• FINANCE

CEI’s founder and CEO plans to resign next year

Ronald Phillips will resign next year from his role as president and CEO of Coastal Enterprises Inc., the nonprofit community development corporation he founded in midcoast Maine in 1977. CEI, as it’s commonly known, invests in and financially supports businesses and residents in low-income communities. Phillips will step down in July 2016 to spend more time with family and pursue other interests. Betsy Biemann, vice chair of CEI’s board and a former president of the Maine Technology Institute, will lead the committee searching for Phillip’s replacement. Read the story.

• LABOR

Anthem’s new benefit: free degrees for workers

Anthem Inc. announced Tuesday that it will make an associate or bachelor’s degree available to employees at no cost through a partnership with College for America, an online program offered by Southern New Hampshire University. The new benefit, a supplement to Anthem’s current college reimbursement program, is available to any full-time or part-time Anthem employee who works 20 or more hours per week and has been employed at least six months, according to a release from Anthem. The reimbursement plan allows those employees to get up to $5,000 tuition reimbursement a year attending any college. The health insurance company employs more than 800 people in Maine. Read the story.

Bath Iron Works, union hold arbitration hearing

Bath Iron Works and its largest union met in their first arbitration hearing May 29, trying to settle a dispute over cost-cutting measures the shipbuilder wants to implement to become more competitive. The conflict between the parties arose late last year when the company floated a plan to reduce costs by outsourcing the manufacturing of some items, followed by a proposal to ask unionized workers to be more flexible about doing tasks not currently assigned to their trade. The company, which is owned by defense giant General Dynamics, says these changes are necessary to allow it to compete for future work, including a major Coast Guard contract that will go out to bid next year. The largest union at the Bath shipyard, Local S6 of the Industrial Union of Marine and Shipbuilding Workers of America, opposes both proposals. On April 2, the company informed the union that it planned to go ahead with its changes over the union’s opposition, and demanded arbitration. The arbitration hearing was conducted behind closed doors and both parties have agreed to a “media blackout” until the process is complete. Read the story.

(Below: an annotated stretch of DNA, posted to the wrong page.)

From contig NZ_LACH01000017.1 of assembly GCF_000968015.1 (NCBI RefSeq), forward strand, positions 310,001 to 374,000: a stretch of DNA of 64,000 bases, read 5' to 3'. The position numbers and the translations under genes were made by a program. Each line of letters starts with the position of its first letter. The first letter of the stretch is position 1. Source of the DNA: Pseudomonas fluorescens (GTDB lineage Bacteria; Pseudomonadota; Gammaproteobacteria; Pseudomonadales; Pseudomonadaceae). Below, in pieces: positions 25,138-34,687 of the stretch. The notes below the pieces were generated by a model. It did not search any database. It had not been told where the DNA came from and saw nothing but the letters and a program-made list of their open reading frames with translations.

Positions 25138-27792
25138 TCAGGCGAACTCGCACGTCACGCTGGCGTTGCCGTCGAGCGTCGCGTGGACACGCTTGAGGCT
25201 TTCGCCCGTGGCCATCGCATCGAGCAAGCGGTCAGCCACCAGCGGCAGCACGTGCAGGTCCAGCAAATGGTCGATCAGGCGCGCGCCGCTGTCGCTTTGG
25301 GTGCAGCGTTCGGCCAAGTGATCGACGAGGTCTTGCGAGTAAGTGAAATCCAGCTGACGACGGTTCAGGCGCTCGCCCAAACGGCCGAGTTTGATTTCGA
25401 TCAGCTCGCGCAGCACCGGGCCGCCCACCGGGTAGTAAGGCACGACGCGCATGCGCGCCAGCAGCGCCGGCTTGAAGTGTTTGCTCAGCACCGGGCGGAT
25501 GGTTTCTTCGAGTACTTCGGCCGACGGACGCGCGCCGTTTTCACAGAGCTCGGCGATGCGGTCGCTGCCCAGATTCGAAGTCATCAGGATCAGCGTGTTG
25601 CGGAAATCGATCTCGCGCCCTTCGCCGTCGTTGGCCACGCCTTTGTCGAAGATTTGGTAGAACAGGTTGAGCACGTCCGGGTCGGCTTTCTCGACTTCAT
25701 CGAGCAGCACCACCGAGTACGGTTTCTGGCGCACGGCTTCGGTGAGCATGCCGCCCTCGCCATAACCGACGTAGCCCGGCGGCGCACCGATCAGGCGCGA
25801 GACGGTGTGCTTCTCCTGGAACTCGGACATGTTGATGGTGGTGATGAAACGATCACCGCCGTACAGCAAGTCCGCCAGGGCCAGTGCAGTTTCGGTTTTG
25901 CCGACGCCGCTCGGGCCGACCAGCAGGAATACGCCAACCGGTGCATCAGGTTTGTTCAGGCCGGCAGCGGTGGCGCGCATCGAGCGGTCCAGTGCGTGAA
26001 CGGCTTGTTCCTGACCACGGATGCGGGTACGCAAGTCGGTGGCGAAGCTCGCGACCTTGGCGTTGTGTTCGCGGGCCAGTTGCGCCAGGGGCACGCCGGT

• TRANSPORTATION

Group pushes to expand passenger rail service

Citing an opportunity to spur economic development, a coalition that includes rail advocates, municipal officials and the Sierra Club pushed for expanded passenger rail service in Maine on Tuesday, arguing before lawmakers the economic and environmental benefits of public transit. The group is rallying around three bills: a $25 million bond to upgrade rail infrastructure; a bill that allocates $500,000 to study extending passenger service to Auburn and Lewiston; and a bill that allows communities to work together to borrow or raise money for transportation projects. No one spoke against the measures in public hearings Tuesday. Read the story.

Maine airports receive $2 million in FAA grants

Seven Maine airports were awarded federal grants totaling more than $2 million from the Federal Aviation Administration to be used for general improvements and safety enhancements. Bangor International Airport will receive $1.2 million to fund the replacement of a portion of the floors, ceiling, electrical and heating/ventilation systems in the terminal; Brunswick Executive Airport will receive $150,000 to improve the runway; Northern Maine Regional Airport in Presque Isle will receive $250,000 to improve the runway; Belfast Municipal Airport will receive $176,850 to fund an environmental assessment related to future runway construction; Wiscasset Airport will receive $100,000 to acquire snow removal equipment; Biddeford Municipal Airport will receive $191,212 to fund an environmental assessment related to removing runway obstructions; and Houlton International Airport will receive $121,500 fund an update to the airport master plan. Read the story.